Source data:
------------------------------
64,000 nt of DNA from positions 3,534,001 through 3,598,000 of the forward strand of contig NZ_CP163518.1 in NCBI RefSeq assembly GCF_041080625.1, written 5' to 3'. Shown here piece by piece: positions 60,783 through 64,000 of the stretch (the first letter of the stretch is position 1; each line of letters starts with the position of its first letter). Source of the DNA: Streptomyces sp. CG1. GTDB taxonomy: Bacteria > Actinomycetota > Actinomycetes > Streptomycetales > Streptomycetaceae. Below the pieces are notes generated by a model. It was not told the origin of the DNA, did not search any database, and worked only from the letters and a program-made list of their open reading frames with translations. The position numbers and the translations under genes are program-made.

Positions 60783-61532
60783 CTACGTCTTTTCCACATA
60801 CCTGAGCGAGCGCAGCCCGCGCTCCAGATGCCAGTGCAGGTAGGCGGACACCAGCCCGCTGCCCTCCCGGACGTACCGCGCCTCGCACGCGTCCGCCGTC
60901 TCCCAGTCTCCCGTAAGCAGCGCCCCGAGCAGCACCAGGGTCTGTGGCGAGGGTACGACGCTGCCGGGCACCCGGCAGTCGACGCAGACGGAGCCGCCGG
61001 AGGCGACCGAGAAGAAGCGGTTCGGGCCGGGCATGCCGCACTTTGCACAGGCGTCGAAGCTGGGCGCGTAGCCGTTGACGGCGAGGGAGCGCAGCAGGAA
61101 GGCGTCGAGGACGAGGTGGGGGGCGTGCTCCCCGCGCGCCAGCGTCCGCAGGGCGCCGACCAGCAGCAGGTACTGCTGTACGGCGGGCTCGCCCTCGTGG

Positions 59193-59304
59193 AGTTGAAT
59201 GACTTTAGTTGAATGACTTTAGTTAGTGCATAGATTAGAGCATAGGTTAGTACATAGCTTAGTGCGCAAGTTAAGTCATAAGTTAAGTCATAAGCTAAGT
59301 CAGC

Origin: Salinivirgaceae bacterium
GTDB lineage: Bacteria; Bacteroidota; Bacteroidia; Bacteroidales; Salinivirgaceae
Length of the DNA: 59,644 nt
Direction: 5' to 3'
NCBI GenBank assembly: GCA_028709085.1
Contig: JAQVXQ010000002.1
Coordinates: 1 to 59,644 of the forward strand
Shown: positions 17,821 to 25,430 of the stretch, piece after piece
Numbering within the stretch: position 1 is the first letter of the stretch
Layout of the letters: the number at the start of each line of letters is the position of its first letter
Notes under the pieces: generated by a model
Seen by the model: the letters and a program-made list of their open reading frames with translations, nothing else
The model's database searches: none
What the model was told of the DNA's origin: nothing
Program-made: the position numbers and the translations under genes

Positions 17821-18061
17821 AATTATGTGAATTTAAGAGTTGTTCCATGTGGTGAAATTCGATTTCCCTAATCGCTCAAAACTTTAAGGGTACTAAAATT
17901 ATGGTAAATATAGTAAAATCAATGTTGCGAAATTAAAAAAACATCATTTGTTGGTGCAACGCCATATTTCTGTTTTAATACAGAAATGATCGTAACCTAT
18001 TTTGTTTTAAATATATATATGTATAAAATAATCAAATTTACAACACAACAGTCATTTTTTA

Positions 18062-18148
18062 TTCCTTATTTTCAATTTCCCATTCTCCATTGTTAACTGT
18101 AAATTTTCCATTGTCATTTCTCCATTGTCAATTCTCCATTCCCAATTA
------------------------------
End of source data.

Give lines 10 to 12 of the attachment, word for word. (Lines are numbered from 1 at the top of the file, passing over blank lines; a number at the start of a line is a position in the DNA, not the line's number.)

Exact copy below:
59201 GACTTTAGTTGAATGACTTTAGTTAGTGCATAGATTAGAGCATAGGTTAGTACATAGCTTAGTGCGCAAGTTAAGTCATAAGTTAAGTCATAAGCTAAGT
59301 CAGC

Origin: Salinivirgaceae bacterium